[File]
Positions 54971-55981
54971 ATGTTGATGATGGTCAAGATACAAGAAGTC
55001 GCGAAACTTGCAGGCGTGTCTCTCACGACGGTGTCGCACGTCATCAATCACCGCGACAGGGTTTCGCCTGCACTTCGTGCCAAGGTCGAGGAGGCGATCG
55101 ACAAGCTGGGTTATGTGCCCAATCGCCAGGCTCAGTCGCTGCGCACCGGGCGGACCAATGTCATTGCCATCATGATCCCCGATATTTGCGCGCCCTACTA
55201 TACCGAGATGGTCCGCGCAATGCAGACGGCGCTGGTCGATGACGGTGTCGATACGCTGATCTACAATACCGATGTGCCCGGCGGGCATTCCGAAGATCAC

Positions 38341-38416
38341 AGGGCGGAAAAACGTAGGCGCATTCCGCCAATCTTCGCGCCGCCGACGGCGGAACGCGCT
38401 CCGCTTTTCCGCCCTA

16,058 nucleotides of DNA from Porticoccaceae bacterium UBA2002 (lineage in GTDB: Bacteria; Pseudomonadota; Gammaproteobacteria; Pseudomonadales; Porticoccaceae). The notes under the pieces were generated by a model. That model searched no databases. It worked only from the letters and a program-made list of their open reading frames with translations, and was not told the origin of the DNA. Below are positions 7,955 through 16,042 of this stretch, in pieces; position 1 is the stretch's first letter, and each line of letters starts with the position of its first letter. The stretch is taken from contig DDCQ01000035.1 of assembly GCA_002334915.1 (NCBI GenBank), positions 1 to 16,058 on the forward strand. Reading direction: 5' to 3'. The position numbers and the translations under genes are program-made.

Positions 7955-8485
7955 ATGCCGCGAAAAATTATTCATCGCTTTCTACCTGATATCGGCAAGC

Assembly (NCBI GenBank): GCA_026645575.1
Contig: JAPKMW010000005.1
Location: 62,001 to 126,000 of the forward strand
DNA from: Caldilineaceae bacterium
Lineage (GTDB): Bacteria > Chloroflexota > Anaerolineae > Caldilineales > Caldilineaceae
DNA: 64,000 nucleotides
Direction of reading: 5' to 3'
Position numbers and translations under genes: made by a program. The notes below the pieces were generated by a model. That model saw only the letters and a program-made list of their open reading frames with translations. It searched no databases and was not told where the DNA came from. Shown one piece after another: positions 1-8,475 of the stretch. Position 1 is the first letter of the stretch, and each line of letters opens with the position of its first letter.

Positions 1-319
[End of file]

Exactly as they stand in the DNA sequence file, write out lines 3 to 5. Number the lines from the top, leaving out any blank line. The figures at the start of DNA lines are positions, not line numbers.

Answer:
55001 GCGAAACTTGCAGGCGTGTCTCTCACGACGGTGTCGCACGTCATCAATCACCGCGACAGGGTTTCGCCTGCACTTCGTGCCAAGGTCGAGGAGGCGATCG
55101 ACAAGCTGGGTTATGTGCCCAATCGCCAGGCTCAGTCGCTGCGCACCGGGCGGACCAATGTCATTGCCATCATGATCCCCGATATTTGCGCGCCCTACTA
55201 TACCGAGATGGTCCGCGCAATGCAGACGGCGCTGGTCGATGACGGTGTCGATACGCTGATCTACAATACCGATGTGCCCGGCGGGCATTCCGAAGATCAC